Milley confirmed as chief of staff of Army

| August 14, 2015 | 0 Comments
Gen. Mark A. Milley tells 300 ROTC and U.S. Military Academy cadets his winning philosophy during the George C. Marshall Award and Leadership seminar at Fort Leavenworth, Kansas, March 31.

Gen. Mark A. Milley tells 300 ROTC and U.S. Military Academy cadets his winning philosophy during the George C. Marshall Award and Leadership seminar at Fort Leavenworth, Kansas, March 31.

Story and photo by David Vergun
Army News Service


WASHINGTON — The Senate confirmed Gen. Mark A. Milley, Aug. 5, to become the 39th chief of staff of the Army.

He succeeded Gen. Ray Odierno in a change-of-responsibility ceremony, Aug. 6, on Summerall Field, Joint Base Myer-Henderson Hall, Virginia.

Milley: “Winning fundamental.”

At his Senate Armed Services Committee confirmation hearing, July 21, Milley told lawmakers, “Our fundamental task is to win, to win in the unforgiving crucible” of combat.

At press time, Milley was commander of U.S. Forces Command, headquartered at Fort Bragg, North Carolina.

Besides combat, there are many other tasks the Army does every day and does very well, he said. It provides humanitarian assistance, shapes outcomes, builds partner capacity and deters the nation’s adversaries.

“But our very reason for being, the very core of what it means to have an Army, it’s to win and to win decisively in ground combat against the enemies of our country so that the American citizens can enjoy life, liberty and the pursuit of happiness,” he continued.

“I have huge confidence in our Army today,” he said, calling it “the most skilled and combat experienced Army in the nation’s history.”

Childhood hero

Milley told some 300 ROTC and U.S. Military Academy Cadets at the George C. Marshall Award and Leadership Conference in Fort Leavenworth, Kansas, March 31, that his childhood hero was Green Bay Packers’ winning football coach, Vince Lombardi.

When Lombardi was younger, he looked up to World War II heroes like Gen. George Patton and Gen. Douglas MacArthur and tried to pattern himself after them and their leadership techniques, Milley said.

The two points Lombardi took away from those heroes was, first, “you’re in it to win, so winning matters and your team matters.” The second was, “We don’t break the rules,” Milley said.

Milley promised the lawmakers that if confirmed, he would work to keep the Army the best in the world and take on the “significant challenges” it faces “in manpower, readiness and modernization.”

The general also told the senators he’d ensure upholding Army values and ethics would continue to be a top priority.

During his visit with the cadets, he exhorted them: “Playing by the rules involves internalizing the warrior code of ethics. It is something you have to practice at 24 hours a day. Unethical actions not only can get you or your Soldiers killed, they can also hurt the Army.”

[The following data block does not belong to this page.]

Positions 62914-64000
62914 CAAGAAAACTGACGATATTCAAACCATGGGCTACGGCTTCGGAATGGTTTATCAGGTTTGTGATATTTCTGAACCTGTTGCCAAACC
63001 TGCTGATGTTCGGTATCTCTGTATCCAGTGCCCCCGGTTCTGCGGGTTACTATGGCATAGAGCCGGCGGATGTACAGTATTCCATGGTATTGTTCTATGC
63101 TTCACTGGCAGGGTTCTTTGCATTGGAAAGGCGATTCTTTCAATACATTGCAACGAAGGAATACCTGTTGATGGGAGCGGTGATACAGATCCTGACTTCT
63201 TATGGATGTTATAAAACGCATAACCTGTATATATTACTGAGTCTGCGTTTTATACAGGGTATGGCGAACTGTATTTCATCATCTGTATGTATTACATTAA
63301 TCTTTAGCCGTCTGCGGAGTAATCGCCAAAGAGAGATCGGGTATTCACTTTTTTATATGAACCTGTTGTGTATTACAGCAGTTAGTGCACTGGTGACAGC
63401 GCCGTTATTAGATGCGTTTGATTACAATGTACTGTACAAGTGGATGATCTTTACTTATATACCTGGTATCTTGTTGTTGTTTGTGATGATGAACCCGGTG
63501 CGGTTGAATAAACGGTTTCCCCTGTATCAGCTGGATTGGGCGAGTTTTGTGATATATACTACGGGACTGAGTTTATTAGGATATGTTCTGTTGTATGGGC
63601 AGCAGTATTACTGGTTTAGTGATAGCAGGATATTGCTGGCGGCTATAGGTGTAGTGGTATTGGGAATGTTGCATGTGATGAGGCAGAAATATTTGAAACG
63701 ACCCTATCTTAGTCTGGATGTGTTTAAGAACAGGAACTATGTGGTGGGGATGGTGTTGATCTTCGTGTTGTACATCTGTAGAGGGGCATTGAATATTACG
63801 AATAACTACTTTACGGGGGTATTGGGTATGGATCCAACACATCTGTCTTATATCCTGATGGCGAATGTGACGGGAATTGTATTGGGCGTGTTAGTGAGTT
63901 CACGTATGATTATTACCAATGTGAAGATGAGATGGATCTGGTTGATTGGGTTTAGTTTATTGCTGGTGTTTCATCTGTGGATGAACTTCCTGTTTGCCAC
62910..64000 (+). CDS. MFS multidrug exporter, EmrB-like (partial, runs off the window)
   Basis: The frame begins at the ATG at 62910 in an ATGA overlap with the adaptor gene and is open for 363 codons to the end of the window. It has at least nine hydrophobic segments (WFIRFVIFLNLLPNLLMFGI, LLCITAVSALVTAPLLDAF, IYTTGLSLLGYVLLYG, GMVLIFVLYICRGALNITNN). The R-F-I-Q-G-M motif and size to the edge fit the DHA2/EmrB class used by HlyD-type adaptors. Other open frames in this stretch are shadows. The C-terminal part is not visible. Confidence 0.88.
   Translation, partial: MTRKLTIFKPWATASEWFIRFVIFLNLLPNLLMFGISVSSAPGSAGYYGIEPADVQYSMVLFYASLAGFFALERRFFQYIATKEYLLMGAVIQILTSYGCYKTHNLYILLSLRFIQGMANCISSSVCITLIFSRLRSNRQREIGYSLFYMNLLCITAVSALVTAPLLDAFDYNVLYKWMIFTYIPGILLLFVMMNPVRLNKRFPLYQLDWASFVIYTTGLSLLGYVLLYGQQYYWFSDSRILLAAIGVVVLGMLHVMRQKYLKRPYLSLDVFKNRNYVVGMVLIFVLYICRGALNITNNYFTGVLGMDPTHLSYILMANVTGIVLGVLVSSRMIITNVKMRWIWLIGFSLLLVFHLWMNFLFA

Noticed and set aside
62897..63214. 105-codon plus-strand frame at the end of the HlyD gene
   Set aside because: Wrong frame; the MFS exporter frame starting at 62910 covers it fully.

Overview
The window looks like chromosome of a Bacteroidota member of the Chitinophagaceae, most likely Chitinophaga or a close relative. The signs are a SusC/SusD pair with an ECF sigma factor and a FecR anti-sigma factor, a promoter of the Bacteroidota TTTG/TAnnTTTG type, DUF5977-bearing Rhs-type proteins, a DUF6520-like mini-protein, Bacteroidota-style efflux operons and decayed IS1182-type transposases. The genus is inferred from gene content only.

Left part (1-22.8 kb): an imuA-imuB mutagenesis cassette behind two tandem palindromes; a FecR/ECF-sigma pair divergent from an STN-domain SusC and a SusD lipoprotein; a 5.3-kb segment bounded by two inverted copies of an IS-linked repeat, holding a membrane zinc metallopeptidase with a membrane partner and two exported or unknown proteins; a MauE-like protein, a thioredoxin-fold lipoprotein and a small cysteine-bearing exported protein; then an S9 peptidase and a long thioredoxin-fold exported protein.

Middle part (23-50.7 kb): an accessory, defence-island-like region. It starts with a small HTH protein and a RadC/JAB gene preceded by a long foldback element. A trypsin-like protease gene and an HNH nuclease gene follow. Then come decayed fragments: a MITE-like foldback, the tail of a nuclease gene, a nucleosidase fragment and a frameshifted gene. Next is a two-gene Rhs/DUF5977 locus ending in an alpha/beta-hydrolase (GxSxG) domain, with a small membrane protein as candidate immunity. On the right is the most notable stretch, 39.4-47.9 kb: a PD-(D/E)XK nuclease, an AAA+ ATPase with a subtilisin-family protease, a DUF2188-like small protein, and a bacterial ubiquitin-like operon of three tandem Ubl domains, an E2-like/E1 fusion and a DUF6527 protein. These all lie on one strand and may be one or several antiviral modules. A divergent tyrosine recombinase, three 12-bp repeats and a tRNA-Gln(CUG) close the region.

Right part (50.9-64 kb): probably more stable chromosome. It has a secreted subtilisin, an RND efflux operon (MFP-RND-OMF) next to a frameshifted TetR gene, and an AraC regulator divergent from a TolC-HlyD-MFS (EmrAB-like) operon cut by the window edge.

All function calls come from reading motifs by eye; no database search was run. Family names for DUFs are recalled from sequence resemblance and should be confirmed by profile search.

Heritage of service

Milley told the senators he comes from a family who proudly served. His mother treated wounded service members in a military hospital near Seattle and his father served in the 4th Marine Division in the Central Pacific seeing combat in Kwajalein, Saipan, Tinian and Iwo Jima.

Unfortunately, both of his parents passed away, but he said he still feels their presence.

He noted he’s lucky to have been married for the last 30 years to the “most dedicated and strongest woman in the world,” his wife, Hollyanne. “She’s a constant source of inspiration and love.”

She represents all the Army spouses “for their resilience and sacrifice,” he continued, having raised their two children while he was away on seven deployments and thousands of days of training.

Milley’s operational deployments include Iraq, Afghanistan, Panama, Haiti and Bosnia-Herzegovina. Most of his 35-year career has been spent leading infantry and Special Forces Soldiers.

Finally, Milley thanked Odierno and his wife, Linda, for their “selfless service.” He added that the nation and the Army have been well served by them.

Murphy’s law career



On Aug. 5, President Barack Obama nominated Patrick J. Murphy to be the next under secretary of the Army, a post currently held by Acting Under Secretary Eric Fanning. The office was assumed by Fanning, July 6, after Brad Carson became the acting under secretary of Defense for Personnel and Readiness.

No date has yet been set for Murphy’s confirmation hearing before the Senate Armed Services Committee and the Senate is currently scheduled to be on recess until Sept. 7.

Murphy was the first Iraq War veteran elected to the U.S. Congress, according to an Aug. 5 White House press release. Murphy represented the 8th District of Pennsylvania in the U.S. House of Representatives from 2007 to 2011.

As a lawmaker, he served on the House Armed Services Committee, the House Permanent Select Committee on Intelligence and the House Appropriations Committee.

Murphy received his law degree in 1999 from Widener University School of Law in Harrisburg, Pennsylvania, after earning a Bachelor of Arts from Pennsylvania’s King’s College in 1996.

While in college, he attended ROTC at nearby Scranton University and was commissioned a second lieutenant in the Army Reserve upon graduation. He went on active duty in 2000 as a staff judge advocate and then became a faculty member at West Point.

From 2003 to 2004, he was deployed to Iraq, where he earned a Bronze Star Medal with the 82nd Airborne Division.



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Category: Army News Service, Leadership, News

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